Newt Gingrich, Former House Speaker

This is a partial transcript from Your World with Neil Cavuto, April 8, 2003, that was edited for clarity. Click here for complete access to all of Neil Cavuto's CEO interviews.

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NEIL CAVUTO, HOST: President Bush's political future and our economic recovery all pretty much hanging on a victory in Iraq, and a sweeping one at that. Joining me now to talk about it, Newt Gingrich, the former House speaker and a Fox News contributor.

Newt, thank you for being here. I want to pick up on a point I raised with Mr. Churchill. And that is this friendship that has developed between Tony Blair and the president, again, from two different ends of the political spectrum. Are you surprised to see it?

NEWT GINGRICH, FMR. HOUSE SPEAKER & FOX NEWS CONTRIBUTOR: Well, I'm not surprised on a couple of grounds. First of all, Tony Blair really has been a modernizing, almost -- Paul Johnson called him "Margaret Thatcher's adopted son." He has been a much more centrist, reform-oriented, practical leader than being Labour Party prime minister would imply. Second, I think Tony Blair, as much as President Bush, was deeply, deeply affected by September 11 and the bombing of the New York Trade Center, and the realization that the world was unacceptably dangerous. And I think that is the big difference between the French viewpoint and the British-American viewpoint. We saw Saddam Hussein as a threat. President Chirac saw Saddam Hussein as a customer. He had been a customer for 30 years since 1973, when President Chirac sold him nuclear reactors. So there is a huge difference. Tony Blair understands the world is dangerous and that we have to do something to protect ourselves against those dangers. That makes him different than the French and the Germans.

CAVUTO: Would you give the French and Germans a role in the rebuilding and reconstituting of Iraq?

GINGRICH: No. I would be glad to have them contribute on a humanitarian basis. I would be glad have them participate in economic activities that did not involve decisions. But I think for the United States and Great Britain, to go back into the Security Council where the French have the artificial advantage of a veto, for us to pretend that those who tried to prop up and defend Saddam Hussein, now had a right to help shape Iraq's future, I think would be an enormous mistake, and would frankly throw away much of the military victory into a diplomatic defeat.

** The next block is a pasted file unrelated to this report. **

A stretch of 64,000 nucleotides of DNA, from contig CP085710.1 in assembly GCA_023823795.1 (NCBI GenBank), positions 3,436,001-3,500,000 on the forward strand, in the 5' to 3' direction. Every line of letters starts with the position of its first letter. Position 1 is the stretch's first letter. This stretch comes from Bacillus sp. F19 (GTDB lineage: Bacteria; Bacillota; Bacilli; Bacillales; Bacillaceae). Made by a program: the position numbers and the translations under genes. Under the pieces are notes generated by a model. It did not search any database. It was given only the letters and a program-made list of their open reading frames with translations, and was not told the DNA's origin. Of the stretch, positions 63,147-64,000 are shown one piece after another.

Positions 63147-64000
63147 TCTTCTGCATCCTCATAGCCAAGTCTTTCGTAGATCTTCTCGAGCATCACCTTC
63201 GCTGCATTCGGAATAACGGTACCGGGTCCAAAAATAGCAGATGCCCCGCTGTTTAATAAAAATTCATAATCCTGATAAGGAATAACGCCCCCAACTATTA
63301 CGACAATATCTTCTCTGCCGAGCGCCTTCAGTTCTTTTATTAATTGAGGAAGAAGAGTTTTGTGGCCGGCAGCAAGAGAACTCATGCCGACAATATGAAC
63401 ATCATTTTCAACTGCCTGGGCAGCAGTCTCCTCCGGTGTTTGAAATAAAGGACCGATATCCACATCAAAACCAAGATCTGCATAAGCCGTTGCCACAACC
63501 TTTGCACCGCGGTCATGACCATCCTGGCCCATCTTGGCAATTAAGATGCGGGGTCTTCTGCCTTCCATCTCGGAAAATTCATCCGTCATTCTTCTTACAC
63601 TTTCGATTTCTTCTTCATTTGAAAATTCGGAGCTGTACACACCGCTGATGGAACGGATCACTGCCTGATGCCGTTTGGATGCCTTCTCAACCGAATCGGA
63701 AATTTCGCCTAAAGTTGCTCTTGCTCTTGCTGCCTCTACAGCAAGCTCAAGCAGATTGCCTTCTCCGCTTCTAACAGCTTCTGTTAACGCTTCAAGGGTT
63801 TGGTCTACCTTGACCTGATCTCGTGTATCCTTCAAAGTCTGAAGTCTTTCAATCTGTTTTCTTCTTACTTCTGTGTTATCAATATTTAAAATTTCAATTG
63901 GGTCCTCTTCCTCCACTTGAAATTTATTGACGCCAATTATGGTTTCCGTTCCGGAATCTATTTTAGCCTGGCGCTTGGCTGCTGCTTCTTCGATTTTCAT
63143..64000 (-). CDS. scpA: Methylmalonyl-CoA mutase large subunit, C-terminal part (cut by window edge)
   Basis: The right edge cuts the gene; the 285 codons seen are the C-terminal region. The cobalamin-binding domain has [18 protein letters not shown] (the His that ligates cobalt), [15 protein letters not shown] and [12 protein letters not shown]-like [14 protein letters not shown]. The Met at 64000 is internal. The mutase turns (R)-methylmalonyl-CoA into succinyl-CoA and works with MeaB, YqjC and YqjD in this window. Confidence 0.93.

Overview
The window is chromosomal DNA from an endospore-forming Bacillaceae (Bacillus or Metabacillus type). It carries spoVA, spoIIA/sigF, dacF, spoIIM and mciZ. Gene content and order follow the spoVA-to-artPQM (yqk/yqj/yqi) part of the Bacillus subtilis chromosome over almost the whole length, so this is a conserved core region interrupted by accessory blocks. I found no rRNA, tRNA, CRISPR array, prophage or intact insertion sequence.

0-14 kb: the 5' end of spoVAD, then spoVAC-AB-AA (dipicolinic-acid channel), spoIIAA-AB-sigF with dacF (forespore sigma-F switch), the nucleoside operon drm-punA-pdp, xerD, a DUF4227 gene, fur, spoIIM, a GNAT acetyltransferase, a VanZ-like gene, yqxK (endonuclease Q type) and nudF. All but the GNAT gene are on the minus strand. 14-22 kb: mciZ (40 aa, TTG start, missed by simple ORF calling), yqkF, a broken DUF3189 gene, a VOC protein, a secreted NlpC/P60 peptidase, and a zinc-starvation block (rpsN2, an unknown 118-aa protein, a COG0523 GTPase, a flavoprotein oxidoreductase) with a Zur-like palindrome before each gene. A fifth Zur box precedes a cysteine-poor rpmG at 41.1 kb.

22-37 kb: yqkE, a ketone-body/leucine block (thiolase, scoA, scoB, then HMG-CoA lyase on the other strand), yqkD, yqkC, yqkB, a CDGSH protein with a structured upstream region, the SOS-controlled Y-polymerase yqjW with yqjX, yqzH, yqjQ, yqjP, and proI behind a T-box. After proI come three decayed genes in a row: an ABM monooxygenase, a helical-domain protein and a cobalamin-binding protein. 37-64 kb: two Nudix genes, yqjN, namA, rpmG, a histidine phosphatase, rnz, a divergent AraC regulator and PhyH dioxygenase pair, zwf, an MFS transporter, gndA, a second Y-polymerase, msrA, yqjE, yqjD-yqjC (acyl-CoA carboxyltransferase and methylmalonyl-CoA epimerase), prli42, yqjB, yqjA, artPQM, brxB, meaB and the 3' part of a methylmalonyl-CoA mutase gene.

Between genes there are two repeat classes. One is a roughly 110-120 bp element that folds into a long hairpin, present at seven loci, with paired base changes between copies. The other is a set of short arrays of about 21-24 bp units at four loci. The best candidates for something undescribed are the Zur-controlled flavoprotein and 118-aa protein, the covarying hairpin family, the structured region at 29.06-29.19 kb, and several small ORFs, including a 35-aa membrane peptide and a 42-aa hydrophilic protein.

CAVUTO: So can we just risk realigning Europe, we don't need the French, we don't need the Germans, we maybe go with that or no?

GINGRICH: No. I don't think - no, it is not a question of needing or not needing. I think we should cooperate when they want to be cooperative. And we should not cooperate when they don't want to be cooperative.

CAVUTO: Well, they say we are setting a litmus test, as long as you're cooperative with the U.S., fine. If you're not, then we say "screw you," and that is not fair. What do you say?

GINGRICH: No, no, no. We don't say "screw you," we simply say, we would be glad to find other things to cooperate on, but having had our young men, British and American young men and women, risk their lives, having taken all the risks, having carried on despite the best efforts of the French to stop us, it is a bit much to now be lectured by those who would have sustained Saddam on their right to do anything after this victory. And I think it is a big mistake psychologically for us to give into that.

CAVUTO: All right, Newt, another one who is not invited at a French restaurant.


CAVUTO: Newt Gingrich, good seeing you again. Thank you very much.

GINGRICH: Good to see you.

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